Abandon 19th Century Fuels and Move Toward 21st Century Responses
Posted Aug 26, 2008 by Debbie Cook
Mayor, U.S. Congressional candidate, and Post Carbon Institute Board member Debbie Cook tackles U.S. discourse on energy
America lost 10 years of potential technological innovation to Europe and Asia arguing about whether Climate Change was man-made or not. As a result we lost our edge in the world, we increased our energy vulnerability, and we seem to have learned nothing from it. We are now arguing over whether drilling the last thimble full of oil is going to keep us rolling merrily along.
Every American needs to understand that the world has now experienced three years of flat oil production and during those three years, another 230 million energy consumers were added to the population of the world. It is obvious to any observer that oil production, for whatever reason, whether geologic or geopolitical in nature, is not going to keep up with demand. Fifty-four of the 65 oil-producing nations have entered irreversible production declines. This is a matter of fact, not opinion. We can either continue to debate and watch opportunities pass us by or develop a sustainable future that reduces world tensions and our energy vulnerability.
Just because oil is found on American soil, does not make it American oil. Unless America is preparing to nationalize its resources, that oil will belong to an oil company. And that oil will go into a world market that we do not control—a market that is subject to the whims of OPEC, terrorists in Nigeria, Russian bullying, China roaring, and our own wasteful energy habits.
Many of the claims made by politicians and pundits can be tested against the Energy Information Agency’s database. How many times have we heard that American oil technologies would turn around the sagging oil production of nationalized oil fields in Mexico, Brazil, and Venezuela. If these technologies are so wonderful, how do you explain US production figures. After the US peaked in 1970 there was a huge spurt in drilling activity as evidenced by the gold line in the following chart:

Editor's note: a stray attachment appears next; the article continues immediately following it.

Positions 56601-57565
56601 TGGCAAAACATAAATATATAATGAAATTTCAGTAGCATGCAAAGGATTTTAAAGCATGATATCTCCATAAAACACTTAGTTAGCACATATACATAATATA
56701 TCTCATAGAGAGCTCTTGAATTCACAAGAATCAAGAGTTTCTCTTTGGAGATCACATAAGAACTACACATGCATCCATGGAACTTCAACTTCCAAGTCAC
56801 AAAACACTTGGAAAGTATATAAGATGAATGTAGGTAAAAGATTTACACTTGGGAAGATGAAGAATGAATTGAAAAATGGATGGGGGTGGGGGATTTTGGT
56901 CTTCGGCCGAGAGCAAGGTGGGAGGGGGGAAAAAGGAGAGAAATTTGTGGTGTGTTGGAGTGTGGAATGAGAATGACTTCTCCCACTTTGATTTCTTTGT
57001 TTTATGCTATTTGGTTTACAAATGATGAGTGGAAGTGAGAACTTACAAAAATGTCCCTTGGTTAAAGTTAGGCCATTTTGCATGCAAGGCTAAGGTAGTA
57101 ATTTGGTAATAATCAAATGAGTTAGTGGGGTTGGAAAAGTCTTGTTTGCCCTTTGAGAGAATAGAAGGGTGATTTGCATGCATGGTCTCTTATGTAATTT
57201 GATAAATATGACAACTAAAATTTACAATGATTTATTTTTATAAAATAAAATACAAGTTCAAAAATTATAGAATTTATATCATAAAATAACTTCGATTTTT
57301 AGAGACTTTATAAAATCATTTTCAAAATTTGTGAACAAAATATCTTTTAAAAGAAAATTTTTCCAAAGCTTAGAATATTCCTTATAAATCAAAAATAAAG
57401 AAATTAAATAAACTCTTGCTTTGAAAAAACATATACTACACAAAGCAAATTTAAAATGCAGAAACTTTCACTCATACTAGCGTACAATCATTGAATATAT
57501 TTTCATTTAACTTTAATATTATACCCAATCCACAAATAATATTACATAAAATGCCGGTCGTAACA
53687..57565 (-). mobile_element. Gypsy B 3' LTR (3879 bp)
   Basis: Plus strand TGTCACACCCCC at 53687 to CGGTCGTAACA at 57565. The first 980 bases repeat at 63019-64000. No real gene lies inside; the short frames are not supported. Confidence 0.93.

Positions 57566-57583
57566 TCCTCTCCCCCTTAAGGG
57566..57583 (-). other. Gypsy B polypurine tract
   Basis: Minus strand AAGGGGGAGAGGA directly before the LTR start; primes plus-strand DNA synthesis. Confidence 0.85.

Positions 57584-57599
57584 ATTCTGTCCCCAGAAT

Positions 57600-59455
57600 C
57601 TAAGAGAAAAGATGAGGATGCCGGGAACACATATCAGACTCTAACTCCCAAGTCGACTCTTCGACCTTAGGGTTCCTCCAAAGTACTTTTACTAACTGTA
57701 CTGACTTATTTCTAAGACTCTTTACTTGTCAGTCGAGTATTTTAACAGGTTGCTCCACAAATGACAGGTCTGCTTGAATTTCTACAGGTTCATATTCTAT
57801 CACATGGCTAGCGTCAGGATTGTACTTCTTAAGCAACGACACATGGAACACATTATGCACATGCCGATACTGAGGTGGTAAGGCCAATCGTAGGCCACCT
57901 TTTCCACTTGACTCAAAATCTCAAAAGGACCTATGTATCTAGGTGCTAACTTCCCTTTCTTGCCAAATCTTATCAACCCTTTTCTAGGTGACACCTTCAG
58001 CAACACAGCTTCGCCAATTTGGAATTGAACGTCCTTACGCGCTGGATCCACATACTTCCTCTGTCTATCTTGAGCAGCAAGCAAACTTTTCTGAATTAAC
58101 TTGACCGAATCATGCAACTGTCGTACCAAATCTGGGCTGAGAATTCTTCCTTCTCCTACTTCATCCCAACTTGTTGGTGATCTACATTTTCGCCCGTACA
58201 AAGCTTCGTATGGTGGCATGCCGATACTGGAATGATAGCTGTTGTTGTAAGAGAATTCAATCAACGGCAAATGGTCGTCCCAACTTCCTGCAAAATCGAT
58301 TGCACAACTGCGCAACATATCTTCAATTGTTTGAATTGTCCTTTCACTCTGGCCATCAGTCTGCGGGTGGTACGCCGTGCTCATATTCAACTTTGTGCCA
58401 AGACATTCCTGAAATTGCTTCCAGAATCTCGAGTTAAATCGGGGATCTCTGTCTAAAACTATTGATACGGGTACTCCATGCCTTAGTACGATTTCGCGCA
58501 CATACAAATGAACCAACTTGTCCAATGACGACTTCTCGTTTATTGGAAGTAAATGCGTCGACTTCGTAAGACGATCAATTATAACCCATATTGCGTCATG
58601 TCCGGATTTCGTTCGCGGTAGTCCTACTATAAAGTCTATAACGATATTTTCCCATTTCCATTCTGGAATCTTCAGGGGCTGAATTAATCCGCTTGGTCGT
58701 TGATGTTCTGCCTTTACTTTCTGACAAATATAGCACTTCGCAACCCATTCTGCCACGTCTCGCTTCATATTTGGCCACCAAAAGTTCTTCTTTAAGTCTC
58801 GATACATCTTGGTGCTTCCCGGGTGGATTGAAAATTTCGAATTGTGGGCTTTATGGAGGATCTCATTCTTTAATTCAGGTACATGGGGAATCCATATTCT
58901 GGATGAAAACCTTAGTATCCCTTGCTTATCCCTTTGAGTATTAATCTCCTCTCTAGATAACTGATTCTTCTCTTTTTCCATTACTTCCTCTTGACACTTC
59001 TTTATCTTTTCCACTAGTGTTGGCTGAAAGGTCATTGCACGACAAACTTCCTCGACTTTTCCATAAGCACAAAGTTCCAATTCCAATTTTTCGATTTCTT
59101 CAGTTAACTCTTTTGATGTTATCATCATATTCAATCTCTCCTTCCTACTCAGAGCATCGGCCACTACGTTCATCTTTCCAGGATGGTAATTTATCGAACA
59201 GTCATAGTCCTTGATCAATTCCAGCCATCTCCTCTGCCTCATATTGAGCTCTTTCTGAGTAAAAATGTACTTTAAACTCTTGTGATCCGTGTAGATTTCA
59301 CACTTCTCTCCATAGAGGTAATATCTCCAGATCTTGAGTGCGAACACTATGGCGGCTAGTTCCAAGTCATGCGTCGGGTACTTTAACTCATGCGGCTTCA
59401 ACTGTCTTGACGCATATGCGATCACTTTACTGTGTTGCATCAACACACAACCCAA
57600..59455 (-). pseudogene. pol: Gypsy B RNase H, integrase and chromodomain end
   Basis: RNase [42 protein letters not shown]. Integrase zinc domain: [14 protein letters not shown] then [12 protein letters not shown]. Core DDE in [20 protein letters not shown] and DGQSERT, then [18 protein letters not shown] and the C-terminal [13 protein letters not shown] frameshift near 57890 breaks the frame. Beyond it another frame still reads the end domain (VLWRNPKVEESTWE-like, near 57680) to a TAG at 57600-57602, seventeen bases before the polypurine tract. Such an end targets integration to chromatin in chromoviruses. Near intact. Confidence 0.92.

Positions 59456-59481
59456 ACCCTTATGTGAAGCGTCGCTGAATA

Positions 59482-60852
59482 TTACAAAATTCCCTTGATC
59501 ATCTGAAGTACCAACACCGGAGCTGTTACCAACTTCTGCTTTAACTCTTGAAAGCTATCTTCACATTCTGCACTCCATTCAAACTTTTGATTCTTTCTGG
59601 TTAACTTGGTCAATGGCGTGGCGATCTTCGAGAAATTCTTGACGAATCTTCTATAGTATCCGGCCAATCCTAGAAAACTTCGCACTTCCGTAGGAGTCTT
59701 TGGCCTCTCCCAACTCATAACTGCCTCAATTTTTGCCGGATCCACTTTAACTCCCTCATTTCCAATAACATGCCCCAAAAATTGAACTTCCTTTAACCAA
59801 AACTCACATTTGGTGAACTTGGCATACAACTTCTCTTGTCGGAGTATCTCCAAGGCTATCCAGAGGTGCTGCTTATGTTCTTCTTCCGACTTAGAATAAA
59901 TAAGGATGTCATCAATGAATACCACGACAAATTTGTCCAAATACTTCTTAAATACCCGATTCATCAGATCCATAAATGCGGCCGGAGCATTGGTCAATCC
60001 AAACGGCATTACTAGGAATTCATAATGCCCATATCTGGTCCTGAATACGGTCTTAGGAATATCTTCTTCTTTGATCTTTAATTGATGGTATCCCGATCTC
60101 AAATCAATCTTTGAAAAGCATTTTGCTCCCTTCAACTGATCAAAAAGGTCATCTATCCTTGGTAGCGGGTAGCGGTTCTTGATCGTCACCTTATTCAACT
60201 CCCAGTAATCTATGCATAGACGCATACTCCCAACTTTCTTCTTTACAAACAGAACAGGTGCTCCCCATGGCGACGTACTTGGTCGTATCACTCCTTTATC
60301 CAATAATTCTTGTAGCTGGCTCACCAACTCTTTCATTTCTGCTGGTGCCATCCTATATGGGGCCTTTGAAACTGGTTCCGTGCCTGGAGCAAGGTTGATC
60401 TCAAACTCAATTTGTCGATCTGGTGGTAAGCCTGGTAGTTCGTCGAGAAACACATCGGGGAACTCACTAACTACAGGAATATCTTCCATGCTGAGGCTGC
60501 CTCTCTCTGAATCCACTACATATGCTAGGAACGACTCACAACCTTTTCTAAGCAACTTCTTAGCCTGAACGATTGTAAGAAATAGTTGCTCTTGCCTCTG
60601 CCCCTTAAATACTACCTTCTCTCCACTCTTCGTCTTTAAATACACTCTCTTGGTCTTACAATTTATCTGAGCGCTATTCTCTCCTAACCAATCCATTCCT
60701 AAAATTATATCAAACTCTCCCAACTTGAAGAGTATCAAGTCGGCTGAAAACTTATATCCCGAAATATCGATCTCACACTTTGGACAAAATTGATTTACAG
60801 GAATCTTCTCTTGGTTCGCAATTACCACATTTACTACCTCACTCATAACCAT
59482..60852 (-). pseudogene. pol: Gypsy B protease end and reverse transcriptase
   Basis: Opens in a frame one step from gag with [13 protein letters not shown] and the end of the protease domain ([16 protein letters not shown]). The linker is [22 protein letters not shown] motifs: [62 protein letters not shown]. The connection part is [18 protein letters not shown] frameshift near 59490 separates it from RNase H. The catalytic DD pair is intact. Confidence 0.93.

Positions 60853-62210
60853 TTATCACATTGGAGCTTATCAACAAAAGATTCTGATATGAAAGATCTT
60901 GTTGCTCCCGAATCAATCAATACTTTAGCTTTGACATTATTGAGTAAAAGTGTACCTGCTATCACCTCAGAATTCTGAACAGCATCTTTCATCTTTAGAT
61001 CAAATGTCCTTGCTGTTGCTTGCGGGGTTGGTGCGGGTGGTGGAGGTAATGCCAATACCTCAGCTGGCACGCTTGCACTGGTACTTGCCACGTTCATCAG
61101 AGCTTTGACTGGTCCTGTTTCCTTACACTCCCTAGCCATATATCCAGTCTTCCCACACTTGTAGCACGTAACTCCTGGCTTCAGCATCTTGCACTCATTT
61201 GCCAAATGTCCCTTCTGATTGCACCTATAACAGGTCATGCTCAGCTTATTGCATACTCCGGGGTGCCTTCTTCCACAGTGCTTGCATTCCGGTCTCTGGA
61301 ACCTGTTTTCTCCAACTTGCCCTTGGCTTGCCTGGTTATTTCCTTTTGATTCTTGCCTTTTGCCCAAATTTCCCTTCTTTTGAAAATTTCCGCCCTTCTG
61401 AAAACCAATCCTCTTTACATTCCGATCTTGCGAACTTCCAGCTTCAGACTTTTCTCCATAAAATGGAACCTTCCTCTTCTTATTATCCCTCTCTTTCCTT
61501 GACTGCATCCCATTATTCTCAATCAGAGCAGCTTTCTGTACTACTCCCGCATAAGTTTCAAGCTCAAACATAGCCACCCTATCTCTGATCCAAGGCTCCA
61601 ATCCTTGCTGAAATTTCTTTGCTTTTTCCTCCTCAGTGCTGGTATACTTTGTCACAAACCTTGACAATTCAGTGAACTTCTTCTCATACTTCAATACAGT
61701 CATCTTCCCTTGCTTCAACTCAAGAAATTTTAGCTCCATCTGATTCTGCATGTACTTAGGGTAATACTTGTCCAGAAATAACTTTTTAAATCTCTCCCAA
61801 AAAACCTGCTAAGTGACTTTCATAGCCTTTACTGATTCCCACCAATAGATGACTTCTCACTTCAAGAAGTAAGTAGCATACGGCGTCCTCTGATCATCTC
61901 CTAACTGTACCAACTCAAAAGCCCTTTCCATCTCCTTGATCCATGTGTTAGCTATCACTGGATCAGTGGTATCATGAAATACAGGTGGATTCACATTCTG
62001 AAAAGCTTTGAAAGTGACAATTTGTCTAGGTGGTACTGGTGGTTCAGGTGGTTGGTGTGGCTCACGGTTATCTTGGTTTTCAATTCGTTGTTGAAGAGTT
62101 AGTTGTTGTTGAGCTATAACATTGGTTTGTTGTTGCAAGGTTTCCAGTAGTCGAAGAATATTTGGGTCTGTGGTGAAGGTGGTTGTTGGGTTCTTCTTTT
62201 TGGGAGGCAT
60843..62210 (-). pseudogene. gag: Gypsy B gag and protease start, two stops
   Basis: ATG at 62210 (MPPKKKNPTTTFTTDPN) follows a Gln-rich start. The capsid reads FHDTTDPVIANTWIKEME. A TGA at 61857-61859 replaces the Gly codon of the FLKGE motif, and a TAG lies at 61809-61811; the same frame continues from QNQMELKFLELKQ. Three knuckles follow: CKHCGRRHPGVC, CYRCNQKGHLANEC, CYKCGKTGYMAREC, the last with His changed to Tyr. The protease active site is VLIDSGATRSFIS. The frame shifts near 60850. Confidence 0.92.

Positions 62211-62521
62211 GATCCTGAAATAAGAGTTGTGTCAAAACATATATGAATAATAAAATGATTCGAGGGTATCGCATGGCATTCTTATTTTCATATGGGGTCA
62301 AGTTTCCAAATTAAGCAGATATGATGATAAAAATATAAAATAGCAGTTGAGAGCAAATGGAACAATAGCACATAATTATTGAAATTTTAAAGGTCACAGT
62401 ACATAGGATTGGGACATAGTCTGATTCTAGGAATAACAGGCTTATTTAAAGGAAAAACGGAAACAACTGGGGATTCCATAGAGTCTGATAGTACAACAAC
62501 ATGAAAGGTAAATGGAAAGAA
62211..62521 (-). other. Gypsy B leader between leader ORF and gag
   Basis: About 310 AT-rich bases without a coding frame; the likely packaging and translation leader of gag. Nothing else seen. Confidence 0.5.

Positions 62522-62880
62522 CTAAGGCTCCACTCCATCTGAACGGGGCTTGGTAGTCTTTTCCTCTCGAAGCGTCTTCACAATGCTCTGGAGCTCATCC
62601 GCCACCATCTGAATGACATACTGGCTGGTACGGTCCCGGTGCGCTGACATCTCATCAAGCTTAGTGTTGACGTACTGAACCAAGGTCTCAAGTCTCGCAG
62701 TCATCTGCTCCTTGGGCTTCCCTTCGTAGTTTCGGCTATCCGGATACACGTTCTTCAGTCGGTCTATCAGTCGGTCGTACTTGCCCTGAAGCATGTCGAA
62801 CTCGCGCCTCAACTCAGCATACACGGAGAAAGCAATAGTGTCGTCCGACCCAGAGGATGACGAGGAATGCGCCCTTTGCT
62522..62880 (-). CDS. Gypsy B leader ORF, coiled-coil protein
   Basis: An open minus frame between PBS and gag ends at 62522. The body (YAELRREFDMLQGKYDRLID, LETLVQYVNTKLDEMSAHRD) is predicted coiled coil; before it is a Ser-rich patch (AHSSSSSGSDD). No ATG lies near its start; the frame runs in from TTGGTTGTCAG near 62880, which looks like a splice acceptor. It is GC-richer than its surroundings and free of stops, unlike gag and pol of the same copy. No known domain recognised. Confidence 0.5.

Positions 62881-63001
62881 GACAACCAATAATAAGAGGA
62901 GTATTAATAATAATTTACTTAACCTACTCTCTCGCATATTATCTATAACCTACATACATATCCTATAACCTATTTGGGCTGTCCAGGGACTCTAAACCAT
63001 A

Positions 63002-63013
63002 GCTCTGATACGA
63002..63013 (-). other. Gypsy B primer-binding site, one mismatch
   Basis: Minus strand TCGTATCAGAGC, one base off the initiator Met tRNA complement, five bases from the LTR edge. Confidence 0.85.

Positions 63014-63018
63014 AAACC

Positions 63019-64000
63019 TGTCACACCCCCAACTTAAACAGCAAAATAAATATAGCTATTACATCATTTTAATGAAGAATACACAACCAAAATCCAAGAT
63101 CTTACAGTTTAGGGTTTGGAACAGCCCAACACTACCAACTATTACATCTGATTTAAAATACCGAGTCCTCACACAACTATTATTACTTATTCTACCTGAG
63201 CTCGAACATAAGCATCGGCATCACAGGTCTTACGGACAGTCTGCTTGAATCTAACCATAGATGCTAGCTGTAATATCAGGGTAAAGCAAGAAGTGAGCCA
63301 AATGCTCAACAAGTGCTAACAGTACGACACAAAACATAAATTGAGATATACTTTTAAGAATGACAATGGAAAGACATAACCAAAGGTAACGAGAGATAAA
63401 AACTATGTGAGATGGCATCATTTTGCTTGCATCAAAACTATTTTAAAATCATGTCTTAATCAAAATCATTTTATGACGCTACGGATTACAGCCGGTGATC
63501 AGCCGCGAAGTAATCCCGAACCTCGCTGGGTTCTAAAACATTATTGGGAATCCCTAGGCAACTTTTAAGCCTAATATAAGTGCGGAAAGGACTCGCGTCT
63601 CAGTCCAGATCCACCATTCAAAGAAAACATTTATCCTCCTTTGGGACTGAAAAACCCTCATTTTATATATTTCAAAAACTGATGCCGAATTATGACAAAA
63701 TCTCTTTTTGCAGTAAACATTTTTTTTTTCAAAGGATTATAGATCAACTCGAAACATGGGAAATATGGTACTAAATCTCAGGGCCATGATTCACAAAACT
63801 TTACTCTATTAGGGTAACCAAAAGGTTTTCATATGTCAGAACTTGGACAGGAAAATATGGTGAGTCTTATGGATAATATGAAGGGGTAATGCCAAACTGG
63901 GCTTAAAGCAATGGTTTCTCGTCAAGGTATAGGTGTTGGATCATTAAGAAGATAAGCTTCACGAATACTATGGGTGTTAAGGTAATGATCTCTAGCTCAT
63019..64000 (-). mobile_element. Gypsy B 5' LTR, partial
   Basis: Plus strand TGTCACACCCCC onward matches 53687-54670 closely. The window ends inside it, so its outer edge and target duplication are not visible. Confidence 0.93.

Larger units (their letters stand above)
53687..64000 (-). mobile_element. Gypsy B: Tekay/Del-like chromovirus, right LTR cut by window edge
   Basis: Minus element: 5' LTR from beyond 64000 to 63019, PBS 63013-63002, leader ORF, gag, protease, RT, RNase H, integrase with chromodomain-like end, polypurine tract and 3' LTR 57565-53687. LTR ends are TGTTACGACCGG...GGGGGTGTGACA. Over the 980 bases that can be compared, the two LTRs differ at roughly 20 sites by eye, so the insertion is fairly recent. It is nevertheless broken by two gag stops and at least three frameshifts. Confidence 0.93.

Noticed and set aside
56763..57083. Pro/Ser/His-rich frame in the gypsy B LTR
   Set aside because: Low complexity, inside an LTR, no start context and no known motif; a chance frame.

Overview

The bump up in the mid-1980s was not a result of this enormous increase in drilling activity but rather the addition of oil from Prudhoe Bay. Even Prudhoe Bay was unable to make up for the thousands of declining fields in the Lower 48 states. Today Prudhoe Bay is one fifth of its peak production and the US’ relentless declining production trend has not been changed by new technology. Similar results can be seen in the North Sea where production peaked in 1999 and is now at one fourth its peak. Today the UK is just one more oil importing nation.
Another oft-repeated argument is that higher prices will bring on new oil. That kind of economic argument may work with widgets but not with finite resources. What we are seeing however, is a sharp spike in the costs of US drilling as we tap into deeper, more hostile, and more inaccessible areas as depicted by the red line. Costs for extraction in terms of personnel, rigs, and infrastructure are rising and energy return on investment is declining. Our exploitation of oil is an example of the "best first principle" whereby humans always use the highest quality, lowest cost resource before moving to the lower quality, higher cost resource.
To the extent that OPEC has spare capacity, it will continue to control the price of oil (opening and closing the valves to match a price that suits its needs, not ours). We must also be cognizant of the fact that it is oil exports that we rely upon. As OPEC’s population grows, so will the call on its own oil. History and models have shown that the top five oil exporting nations will be exporting nothing within 25 years. To the extent that we can leave oil before it leaves us, we can control our destiny. To the extent that we are unable or unwilling to change our behavior, we will be at the mercy of others.
The truth is that our economy was built on abundant cheap fossil fuels whose subsidized price encouraged waste and rapid consumption. As energy quality and quantity declines, it will have enormous effects on net economic growth, the cost of government, our ability to pay back debt, and whether we can fund pensions, healthcare, and important public services. We are all subject to natures’ laws and principles and no amount of arguing can change that fact. We can continue to waste precious time hanging on to 19th century fuels or we can move rapidly and consistently toward 21st century responses.
This article is cross posted on The Hill.